On Tuesday, Dec. 22, the first round of staff members at the St. Francis Regional Medical Center in Shakopee received their first dose of the Pfizer COVID-19 vaccine.
“It’s just exciting because it feels like the end is close and it's empowering to know that this one thing we are getting injected with has the ability to get life back to normal,” said Erica Denzer, Patient Care Manager of Surgical Services.
Denzer said things won’t go back to normal right away. Staff will still use the same personal protective equipment and test all patients for COVID-19 before surgery.
However, when the public becomes more widely vaccinated, she said she is most looking forward to the positive changes patients will start to see.
“The biggest thing is our patients have no visitors with them now. That’s really hard and I can only imagine what it would be like if I was having a surgery and didn’t have a loved one with me. We do discharge instructions over the phone. It’s so impersonal. It will be a big difference to get our patients' families back,” she said.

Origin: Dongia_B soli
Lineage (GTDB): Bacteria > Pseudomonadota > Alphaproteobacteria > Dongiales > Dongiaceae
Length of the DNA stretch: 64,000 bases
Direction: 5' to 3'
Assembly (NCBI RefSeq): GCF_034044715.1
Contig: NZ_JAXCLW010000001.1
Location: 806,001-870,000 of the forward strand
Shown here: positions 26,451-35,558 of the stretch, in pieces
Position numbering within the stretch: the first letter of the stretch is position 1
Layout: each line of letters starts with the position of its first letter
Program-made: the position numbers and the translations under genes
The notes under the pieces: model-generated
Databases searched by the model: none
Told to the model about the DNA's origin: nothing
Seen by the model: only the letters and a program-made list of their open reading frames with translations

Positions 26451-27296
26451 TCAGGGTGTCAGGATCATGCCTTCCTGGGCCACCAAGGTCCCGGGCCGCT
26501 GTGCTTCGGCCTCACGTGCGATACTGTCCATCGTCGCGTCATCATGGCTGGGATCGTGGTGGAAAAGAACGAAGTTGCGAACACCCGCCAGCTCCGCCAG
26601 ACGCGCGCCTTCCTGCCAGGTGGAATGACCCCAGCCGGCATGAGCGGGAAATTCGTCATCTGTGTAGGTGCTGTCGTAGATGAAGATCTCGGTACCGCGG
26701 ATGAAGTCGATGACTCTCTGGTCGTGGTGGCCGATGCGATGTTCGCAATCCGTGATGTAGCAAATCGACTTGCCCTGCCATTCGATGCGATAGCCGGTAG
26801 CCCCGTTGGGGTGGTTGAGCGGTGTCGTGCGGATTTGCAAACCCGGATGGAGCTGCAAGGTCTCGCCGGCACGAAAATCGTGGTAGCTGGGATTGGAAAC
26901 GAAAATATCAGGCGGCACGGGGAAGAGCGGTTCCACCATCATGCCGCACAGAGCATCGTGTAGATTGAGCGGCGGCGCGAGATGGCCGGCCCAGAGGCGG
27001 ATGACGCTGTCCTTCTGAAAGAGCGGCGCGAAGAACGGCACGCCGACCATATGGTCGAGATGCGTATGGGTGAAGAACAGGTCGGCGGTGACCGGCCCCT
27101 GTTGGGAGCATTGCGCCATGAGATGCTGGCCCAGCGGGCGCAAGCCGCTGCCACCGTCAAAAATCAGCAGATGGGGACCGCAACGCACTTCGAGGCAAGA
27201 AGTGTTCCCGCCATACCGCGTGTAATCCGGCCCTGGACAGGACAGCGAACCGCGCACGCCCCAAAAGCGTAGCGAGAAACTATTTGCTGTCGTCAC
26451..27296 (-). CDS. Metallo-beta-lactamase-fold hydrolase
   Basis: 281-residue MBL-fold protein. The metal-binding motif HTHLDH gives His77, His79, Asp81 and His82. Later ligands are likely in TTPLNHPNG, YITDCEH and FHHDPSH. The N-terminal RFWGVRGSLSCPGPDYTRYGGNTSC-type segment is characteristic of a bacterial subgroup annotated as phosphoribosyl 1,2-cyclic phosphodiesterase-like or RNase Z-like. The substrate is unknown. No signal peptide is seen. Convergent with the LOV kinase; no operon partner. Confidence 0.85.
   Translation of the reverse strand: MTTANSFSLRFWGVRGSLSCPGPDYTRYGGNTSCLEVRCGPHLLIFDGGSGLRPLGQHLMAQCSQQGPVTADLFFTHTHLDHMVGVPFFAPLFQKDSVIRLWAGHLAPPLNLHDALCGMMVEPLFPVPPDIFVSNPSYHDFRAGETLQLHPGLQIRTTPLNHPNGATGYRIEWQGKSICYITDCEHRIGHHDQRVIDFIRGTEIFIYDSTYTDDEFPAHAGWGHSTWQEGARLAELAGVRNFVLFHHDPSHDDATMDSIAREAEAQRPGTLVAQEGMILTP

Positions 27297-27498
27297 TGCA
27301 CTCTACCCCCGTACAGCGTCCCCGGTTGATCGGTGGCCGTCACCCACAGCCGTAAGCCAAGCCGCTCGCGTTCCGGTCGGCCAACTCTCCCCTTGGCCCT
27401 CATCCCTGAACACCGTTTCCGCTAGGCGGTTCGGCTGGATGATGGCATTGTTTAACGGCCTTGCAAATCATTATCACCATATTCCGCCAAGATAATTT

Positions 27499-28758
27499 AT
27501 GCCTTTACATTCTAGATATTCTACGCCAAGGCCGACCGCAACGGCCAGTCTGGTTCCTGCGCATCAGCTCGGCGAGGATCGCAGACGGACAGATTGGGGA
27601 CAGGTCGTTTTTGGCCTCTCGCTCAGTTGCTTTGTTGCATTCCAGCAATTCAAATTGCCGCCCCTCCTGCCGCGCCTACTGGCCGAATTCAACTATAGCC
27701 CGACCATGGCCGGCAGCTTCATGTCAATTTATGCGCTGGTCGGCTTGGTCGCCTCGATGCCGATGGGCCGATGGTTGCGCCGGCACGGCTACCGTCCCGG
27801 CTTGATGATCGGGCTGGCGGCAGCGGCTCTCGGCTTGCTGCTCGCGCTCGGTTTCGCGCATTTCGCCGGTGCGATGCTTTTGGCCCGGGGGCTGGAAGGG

While it is unclear exactly when that will be, Denzer is excited that the first steps have already been taken with some staff members receiving the vaccine.
Denzer said the process was similar to getting a flu shot, with one addition. Those who get the vaccine must carry around a white card with information about their dosage, so medical staff can ensure they receive the correct second dose two weeks after the initial shot.
When Denzer got the first dose of the vaccine, she said her arm was sore but that she didn’t experience any other symptoms.
According to the Mayo Clinic, some patients may experience other side effects, like chills, fatigue, muscle pain, or fever. Mayo Clinic said these are short term mild or moderate side effects that will resolve without injury.
For those who are on the fence about whether or not they want to receive the vaccine, Denzer said she doesn’t want to add any pressure but does want to leave everyone with this message.
“You don’t have to do it for you, but do it for the others around you who are struggling. This could save them,” she said.